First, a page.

YMTC’s Xtacking 3.0, first to 200+ layers
This Chinese company is now the leader in 3D NAND Flash
In early November 2022, TechInsights thought we had found YMTC’s Xtacking 3.0 inside the TiPlus7100. Now, in later November, we can confirm we have found Xtacking 3.0 inside the HikSemi CC700 2 TB SSD and this is the first 200+ layer 3D NAND Flash solution on the market, putting YMTC ahead of Samsung, Micron, Sk hynix, and other leaders.
Download this disruptive event brief to get detailed die images of Xtacking 3.0, further information about our planned analysis, and a comparison table showing YMTC’s three most recent solutions, 128L CDT1B (August 2021), 128L CDT2A (November 2022), and 232L EET1A.
How China’s YMTC leap-frogged Micron, Samsung
In 2016, Yangtze Memory Technology Corp. was born. YMTC was China’s response to the world’s insatiable demand for more and more digital storage, and a cornerstone for China’s mandate to have leading-edge, domestic chip manufacturing capabilities. (Note: China had initially kicked off a specific R&D program around storage 2014 – the foundation for what was to become YMTC.)
“Flash” memory is the primary digital storage technology today. It started as an extension of the relatively low capacity, non-volatile memory called EEPROM, or Electrically Erasable Programmable Read Only Memory. In the early days, it was used to store a small amount of code needed to start up or boot microelectronics systems.
Today, it has largely displaced hard disk drives for bulk data storage in high performance systems such as the phones, tablets, laptops, and PCs we use every day. And it has become essential for large-scale, enterprise and cloud-based storage.
In 2016 when YMTC got its start, the market leaders at the time were just transitioning to “3D” Flash – in other words, multiple layers of storage cells on a single chip. Samsung, Micron/Intel, Sandisk/Toshiba and SK Hynix were starting to get reasonable production yields in this new technology. Up until then, Flash chips were single layer. To get higher density, you stacked multiple chips into the same package. It took years for the market leaders to develop industrialize 3D Flash production. But when they did, memory densities suddenly increased by an order of magnitude or more. YMTC jumped over the fundamental single layer flash and hit the world stage with a 32-layer product.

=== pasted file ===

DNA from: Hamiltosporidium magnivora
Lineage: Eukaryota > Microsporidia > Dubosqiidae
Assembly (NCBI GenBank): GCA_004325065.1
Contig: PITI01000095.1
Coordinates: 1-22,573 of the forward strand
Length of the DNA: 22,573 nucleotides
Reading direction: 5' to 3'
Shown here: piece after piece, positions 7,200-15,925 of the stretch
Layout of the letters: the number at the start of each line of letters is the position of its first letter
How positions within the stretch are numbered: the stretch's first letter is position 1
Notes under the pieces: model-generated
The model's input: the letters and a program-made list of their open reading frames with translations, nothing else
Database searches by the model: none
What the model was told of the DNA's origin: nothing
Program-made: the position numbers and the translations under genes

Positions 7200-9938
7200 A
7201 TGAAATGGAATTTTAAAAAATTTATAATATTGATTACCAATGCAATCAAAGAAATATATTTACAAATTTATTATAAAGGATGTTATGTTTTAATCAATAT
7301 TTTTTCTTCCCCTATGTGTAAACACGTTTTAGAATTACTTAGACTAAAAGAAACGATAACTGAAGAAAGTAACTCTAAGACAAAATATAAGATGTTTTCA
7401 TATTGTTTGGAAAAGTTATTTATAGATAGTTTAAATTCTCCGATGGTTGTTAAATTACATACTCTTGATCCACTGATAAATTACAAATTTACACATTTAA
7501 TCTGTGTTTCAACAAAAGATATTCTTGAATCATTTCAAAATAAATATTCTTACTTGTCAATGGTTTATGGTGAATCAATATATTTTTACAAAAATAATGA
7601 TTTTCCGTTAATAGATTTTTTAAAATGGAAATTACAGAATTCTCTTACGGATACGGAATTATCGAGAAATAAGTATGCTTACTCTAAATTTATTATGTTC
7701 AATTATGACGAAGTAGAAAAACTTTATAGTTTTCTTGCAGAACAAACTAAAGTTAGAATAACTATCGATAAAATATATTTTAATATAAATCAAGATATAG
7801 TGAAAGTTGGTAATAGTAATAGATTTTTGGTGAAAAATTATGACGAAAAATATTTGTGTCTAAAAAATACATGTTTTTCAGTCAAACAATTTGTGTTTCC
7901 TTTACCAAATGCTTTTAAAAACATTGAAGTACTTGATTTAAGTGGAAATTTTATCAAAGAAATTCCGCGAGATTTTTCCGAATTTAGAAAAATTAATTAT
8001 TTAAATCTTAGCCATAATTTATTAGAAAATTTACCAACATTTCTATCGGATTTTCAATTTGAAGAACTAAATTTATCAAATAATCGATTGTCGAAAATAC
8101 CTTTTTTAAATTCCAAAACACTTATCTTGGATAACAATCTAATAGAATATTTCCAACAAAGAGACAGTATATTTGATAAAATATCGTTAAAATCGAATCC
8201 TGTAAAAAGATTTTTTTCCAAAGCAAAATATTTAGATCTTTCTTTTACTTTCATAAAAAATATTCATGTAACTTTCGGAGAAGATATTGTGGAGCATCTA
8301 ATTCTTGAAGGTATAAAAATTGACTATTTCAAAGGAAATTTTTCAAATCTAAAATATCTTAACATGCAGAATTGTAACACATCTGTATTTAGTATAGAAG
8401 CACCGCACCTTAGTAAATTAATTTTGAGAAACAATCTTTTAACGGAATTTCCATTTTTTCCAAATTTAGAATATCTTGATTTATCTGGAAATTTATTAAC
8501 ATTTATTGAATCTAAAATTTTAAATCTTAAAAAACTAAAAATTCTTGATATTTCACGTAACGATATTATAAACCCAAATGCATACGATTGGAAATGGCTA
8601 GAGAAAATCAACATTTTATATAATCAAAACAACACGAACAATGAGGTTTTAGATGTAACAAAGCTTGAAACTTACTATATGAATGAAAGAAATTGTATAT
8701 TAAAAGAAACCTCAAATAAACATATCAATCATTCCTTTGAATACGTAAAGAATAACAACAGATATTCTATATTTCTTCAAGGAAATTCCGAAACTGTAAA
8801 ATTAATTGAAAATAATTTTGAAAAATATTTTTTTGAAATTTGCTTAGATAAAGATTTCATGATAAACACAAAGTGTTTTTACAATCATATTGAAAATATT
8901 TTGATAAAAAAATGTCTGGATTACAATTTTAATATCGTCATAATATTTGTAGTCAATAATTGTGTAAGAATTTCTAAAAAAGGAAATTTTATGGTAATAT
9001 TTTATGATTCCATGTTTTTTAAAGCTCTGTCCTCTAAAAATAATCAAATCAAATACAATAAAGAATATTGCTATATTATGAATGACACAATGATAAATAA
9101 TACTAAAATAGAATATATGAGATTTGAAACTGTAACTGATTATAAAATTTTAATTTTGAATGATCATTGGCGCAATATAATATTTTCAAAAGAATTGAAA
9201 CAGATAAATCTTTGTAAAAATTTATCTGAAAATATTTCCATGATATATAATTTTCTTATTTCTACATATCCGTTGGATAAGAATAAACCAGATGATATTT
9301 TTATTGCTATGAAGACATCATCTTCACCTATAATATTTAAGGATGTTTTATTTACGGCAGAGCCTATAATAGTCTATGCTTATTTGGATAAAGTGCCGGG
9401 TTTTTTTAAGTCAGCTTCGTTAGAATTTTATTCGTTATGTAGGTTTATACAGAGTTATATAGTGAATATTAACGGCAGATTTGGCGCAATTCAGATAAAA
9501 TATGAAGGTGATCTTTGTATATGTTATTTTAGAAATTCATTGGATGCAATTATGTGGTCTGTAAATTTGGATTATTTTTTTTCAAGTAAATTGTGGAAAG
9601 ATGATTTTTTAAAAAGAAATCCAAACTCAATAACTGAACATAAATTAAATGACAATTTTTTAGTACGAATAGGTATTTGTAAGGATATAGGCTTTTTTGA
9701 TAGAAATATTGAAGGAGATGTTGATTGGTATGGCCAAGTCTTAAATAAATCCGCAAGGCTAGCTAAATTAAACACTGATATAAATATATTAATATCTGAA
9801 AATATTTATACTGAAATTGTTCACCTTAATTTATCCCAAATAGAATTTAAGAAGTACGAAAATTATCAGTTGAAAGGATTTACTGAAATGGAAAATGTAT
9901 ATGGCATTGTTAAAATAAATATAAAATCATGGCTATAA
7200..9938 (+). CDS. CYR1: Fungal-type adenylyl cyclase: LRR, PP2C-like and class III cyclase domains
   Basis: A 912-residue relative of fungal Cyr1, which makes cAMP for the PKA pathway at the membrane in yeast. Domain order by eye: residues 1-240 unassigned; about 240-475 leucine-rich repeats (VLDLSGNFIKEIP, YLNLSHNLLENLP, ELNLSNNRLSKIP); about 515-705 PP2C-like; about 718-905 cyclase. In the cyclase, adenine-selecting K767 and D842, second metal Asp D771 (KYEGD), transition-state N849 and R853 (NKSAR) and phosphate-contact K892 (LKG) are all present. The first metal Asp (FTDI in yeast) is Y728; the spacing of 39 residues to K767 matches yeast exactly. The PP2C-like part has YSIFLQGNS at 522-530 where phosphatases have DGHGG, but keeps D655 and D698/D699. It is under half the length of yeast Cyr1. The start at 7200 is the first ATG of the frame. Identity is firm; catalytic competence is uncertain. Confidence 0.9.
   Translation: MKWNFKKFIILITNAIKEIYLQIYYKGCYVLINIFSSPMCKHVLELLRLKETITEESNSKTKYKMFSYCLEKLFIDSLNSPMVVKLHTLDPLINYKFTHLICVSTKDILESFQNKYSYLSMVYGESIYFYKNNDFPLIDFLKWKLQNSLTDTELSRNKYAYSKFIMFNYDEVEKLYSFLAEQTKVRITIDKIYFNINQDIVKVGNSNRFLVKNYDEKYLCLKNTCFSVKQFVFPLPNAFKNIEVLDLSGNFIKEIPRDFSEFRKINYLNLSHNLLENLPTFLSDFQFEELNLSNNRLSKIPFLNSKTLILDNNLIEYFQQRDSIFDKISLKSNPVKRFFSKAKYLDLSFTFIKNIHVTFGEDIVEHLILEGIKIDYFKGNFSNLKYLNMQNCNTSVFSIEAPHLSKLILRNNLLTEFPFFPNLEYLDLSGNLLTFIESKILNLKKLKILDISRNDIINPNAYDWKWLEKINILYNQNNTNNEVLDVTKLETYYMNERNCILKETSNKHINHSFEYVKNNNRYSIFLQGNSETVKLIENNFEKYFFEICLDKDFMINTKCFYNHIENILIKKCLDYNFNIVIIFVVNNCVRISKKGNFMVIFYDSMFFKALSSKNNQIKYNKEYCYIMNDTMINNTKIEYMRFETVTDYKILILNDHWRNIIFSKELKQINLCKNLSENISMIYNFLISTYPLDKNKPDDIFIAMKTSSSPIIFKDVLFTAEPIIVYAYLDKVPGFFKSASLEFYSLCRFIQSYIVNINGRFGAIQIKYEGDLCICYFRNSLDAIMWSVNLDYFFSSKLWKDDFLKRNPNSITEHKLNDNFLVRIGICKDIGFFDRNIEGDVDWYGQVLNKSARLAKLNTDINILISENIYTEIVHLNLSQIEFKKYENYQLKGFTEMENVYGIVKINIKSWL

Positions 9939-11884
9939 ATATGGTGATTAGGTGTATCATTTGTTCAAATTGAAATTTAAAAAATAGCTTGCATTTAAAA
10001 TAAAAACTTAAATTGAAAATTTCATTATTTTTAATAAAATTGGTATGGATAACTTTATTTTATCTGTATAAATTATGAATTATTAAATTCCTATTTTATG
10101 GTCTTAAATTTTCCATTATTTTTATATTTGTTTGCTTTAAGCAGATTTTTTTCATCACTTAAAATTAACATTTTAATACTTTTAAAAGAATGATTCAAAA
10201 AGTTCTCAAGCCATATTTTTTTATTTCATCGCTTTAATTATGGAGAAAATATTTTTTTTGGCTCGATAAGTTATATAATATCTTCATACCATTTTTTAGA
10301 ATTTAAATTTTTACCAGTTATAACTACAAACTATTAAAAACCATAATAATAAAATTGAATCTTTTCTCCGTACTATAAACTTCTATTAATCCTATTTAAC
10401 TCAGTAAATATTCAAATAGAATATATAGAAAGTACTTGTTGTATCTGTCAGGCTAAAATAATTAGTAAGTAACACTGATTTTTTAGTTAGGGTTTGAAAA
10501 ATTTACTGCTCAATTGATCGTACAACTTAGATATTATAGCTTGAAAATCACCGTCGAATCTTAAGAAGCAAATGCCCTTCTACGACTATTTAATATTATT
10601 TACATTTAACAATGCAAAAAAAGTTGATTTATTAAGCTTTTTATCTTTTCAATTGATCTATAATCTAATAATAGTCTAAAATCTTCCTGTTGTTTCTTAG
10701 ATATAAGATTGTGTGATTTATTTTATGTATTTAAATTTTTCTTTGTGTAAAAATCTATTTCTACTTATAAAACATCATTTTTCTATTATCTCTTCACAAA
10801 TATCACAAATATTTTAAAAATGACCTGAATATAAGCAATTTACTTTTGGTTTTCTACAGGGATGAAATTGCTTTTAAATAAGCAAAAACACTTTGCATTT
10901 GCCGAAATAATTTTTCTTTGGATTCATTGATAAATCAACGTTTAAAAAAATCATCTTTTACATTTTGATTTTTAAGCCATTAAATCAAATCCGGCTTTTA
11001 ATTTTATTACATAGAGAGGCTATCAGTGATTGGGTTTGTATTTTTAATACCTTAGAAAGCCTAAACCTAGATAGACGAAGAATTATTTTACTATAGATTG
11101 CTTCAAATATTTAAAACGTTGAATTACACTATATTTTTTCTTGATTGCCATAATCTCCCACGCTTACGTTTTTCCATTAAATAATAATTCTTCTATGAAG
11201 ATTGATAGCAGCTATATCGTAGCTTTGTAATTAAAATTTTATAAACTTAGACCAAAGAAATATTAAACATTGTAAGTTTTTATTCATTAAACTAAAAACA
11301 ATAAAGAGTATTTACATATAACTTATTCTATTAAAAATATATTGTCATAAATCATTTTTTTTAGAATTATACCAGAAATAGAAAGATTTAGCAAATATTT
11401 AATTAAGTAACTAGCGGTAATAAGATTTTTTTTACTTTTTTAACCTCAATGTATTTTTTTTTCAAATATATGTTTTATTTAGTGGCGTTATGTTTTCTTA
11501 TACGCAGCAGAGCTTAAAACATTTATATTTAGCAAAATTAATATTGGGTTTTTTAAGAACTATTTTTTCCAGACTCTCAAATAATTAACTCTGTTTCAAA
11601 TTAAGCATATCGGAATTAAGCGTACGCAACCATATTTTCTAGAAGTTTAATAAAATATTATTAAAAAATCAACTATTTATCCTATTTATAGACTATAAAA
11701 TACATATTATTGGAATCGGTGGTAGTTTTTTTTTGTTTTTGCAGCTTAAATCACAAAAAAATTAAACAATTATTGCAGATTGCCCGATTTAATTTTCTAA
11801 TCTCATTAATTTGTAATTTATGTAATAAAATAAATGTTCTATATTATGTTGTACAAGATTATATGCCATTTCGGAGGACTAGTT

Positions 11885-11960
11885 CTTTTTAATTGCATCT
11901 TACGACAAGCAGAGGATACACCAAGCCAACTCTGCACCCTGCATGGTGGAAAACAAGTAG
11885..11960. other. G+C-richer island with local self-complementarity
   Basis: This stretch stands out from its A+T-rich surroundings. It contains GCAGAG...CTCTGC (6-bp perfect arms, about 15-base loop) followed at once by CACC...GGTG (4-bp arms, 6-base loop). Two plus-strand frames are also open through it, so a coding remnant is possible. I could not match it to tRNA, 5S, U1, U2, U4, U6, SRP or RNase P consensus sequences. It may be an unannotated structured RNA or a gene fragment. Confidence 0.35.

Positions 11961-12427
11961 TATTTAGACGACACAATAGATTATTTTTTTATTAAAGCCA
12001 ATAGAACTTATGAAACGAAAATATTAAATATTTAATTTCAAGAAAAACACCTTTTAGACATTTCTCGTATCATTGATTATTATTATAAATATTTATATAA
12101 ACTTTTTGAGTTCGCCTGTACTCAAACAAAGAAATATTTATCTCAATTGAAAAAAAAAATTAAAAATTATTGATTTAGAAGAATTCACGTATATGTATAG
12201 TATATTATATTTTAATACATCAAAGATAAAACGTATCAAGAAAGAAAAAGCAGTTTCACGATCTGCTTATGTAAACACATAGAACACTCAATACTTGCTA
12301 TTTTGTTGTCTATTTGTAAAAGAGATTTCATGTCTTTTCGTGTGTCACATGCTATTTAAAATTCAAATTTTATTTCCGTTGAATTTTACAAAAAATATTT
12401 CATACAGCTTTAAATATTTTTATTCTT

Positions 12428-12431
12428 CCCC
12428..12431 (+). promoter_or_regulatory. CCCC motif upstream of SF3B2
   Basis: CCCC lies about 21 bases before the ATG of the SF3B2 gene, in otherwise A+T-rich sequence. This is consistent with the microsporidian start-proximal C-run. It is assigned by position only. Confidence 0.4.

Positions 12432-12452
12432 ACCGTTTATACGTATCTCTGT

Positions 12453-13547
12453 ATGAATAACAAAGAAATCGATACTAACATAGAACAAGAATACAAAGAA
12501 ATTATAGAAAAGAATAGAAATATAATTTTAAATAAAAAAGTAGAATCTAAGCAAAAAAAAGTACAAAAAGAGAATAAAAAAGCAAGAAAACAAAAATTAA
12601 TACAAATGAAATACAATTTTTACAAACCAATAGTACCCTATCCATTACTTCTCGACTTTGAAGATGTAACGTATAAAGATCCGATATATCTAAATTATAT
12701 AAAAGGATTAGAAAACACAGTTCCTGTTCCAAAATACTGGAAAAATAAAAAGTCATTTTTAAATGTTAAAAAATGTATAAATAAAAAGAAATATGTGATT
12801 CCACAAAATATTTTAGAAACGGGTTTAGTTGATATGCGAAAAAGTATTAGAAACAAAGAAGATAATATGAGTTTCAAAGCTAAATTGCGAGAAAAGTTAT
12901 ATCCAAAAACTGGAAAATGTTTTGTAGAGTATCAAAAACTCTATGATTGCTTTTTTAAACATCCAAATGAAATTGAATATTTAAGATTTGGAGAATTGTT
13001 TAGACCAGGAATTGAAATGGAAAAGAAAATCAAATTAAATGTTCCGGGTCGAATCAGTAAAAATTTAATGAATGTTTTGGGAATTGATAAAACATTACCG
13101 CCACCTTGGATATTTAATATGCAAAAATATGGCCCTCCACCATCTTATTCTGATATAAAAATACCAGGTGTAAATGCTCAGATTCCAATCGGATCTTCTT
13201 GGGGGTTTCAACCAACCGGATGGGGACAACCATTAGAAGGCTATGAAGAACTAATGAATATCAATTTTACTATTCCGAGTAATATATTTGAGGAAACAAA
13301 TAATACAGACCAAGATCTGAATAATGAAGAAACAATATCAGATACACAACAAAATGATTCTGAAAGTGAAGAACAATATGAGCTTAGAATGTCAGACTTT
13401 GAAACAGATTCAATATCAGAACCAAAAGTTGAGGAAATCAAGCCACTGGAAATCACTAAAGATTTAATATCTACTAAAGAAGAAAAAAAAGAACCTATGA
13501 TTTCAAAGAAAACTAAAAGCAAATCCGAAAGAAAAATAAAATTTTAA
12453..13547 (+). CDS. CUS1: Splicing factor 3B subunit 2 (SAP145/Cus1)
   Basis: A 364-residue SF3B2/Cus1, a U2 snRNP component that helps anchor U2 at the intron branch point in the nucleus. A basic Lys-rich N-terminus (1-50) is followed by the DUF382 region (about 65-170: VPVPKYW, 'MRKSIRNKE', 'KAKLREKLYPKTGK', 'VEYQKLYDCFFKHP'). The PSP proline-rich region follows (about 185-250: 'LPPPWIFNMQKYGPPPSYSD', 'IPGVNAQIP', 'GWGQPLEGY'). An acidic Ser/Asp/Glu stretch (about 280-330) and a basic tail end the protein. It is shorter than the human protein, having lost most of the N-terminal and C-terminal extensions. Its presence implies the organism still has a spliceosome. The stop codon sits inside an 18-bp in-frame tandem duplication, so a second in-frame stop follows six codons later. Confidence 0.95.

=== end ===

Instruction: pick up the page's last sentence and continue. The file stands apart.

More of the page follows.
As YMTC came in late to the game, there was plenty of skepticism that they could possibly compete on the world stage. Literally starting from scratch – YMTC broke ground on their first fab decades after the market leaders developed foundational Flash technology.
In 2018 – just two years after their start - YMTC announced their 64-layer technology. And in 2020, we saw it in full production. The market leaders at the time were already up to 90+ layers, but it was clear that YMTC was absolutely in the race – effectively just one generation behind.
Fast forward to November, 2022. TechInsights have just found YMTC’s 232 layer Flash. And although the (now former) market leaders are all working at the 200+ layer generation, YTMC is the first we’ve seen in production.
What does this mean?
If we used the past as our guide, YMTC would be the uncontested Flash technology leader before 2030. However, it will be almost impossible for YMTC to continue the pace. R&D costs at the leading edge aren’t linear – as technology progresses, R&D costs go up by many multiples to get to the next generation. On its own, YMTC isn’t generating enough revenue to support the ever-increasing costs of development. Although it wouldn’t come as any surprise to see public funds continuing to support YMTC’s development programs, US (really, world-wide) sanctions on advanced semiconductor manufacturing equipment will significantly hamper quick progress.
What YMTC has accomplished has been nothing short of amazing. Not only have they leap-frogged the biggest semiconductor companies in the world, but they did also it despite being headquartered in Wuhan, often facing crippling lockdowns during a worldwide pandemic. So, although the chips might seem to be stacked against them given today’s geo-political challenges, they certainly shouldn’t be ruled out.